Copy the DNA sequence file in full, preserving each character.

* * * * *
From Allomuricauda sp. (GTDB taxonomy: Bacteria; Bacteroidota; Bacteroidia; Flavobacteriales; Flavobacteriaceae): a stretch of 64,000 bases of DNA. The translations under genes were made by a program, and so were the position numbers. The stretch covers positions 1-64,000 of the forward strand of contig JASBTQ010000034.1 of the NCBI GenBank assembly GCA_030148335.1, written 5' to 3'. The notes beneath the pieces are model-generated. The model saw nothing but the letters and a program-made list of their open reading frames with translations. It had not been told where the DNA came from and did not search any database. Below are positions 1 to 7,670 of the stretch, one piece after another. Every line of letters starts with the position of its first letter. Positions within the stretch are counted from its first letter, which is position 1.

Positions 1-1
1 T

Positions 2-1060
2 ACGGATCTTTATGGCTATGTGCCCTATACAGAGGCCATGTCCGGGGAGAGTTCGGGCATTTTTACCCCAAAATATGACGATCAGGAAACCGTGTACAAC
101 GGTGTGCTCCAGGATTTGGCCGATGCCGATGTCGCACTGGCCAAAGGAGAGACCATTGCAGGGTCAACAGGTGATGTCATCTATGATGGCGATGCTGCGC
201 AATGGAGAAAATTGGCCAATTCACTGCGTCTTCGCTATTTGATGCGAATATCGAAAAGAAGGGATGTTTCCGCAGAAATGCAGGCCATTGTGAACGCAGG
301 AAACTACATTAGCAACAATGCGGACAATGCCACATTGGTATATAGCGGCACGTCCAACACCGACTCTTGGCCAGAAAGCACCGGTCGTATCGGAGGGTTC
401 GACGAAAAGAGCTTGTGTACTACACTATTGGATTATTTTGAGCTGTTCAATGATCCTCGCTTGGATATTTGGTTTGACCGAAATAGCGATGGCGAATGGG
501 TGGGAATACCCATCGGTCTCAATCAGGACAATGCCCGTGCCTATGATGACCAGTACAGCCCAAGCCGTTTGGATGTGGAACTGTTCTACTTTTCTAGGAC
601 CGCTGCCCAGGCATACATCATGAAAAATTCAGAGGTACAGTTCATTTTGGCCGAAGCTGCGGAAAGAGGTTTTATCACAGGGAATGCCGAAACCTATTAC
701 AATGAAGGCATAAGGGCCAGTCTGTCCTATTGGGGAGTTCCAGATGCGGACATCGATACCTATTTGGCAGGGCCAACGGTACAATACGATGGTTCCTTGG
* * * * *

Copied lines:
From Allomuricauda sp. (GTDB taxonomy: Bacteria; Bacteroidota; Bacteroidia; Flavobacteriales; Flavobacteriaceae): a stretch of 64,000 bases of DNA. The translations under genes were made by a program, and so were the position numbers. The stretch covers positions 1-64,000 of the forward strand of contig JASBTQ010000034.1 of the NCBI GenBank assembly GCA_030148335.1, written 5' to 3'. The notes beneath the pieces are model-generated. The model saw nothing but the letters and a program-made list of their open reading frames with translations. It had not been told where the DNA came from and did not search any database. Below are positions 1 to 7,670 of the stretch, one piece after another. Every line of letters starts with the position of its first letter. Positions within the stretch are counted from its first letter, which is position 1.

Positions 1-1
1 T

Positions 2-1060
2 ACGGATCTTTATGGCTATGTGCCCTATACAGAGGCCATGTCCGGGGAGAGTTCGGGCATTTTTACCCCAAAATATGACGATCAGGAAACCGTGTACAAC
101 GGTGTGCTCCAGGATTTGGCCGATGCCGATGTCGCACTGGCCAAAGGAGAGACCATTGCAGGGTCAACAGGTGATGTCATCTATGATGGCGATGCTGCGC
201 AATGGAGAAAATTGGCCAATTCACTGCGTCTTCGCTATTTGATGCGAATATCGAAAAGAAGGGATGTTTCCGCAGAAATGCAGGCCATTGTGAACGCAGG
301 AAACTACATTAGCAACAATGCGGACAATGCCACATTGGTATATAGCGGCACGTCCAACACCGACTCTTGGCCAGAAAGCACCGGTCGTATCGGAGGGTTC
401 GACGAAAAGAGCTTGTGTACTACACTATTGGATTATTTTGAGCTGTTCAATGATCCTCGCTTGGATATTTGGTTTGACCGAAATAGCGATGGCGAATGGG
501 TGGGAATACCCATCGGTCTCAATCAGGACAATGCCCGTGCCTATGATGACCAGTACAGCCCAAGCCGTTTGGATGTGGAACTGTTCTACTTTTCTAGGAC
601 CGCTGCCCAGGCATACATCATGAAAAATTCAGAGGTACAGTTCATTTTGGCCGAAGCTGCGGAAAGAGGTTTTATCACAGGGAATGCCGAAACCTATTAC
701 AATGAAGGCATAAGGGCCAGTCTGTCCTATTGGGGAGTTCCAGATGCGGACATCGATACCTATTTGGCAGGGCCAACGGTACAATACGATGGTTCCTTGG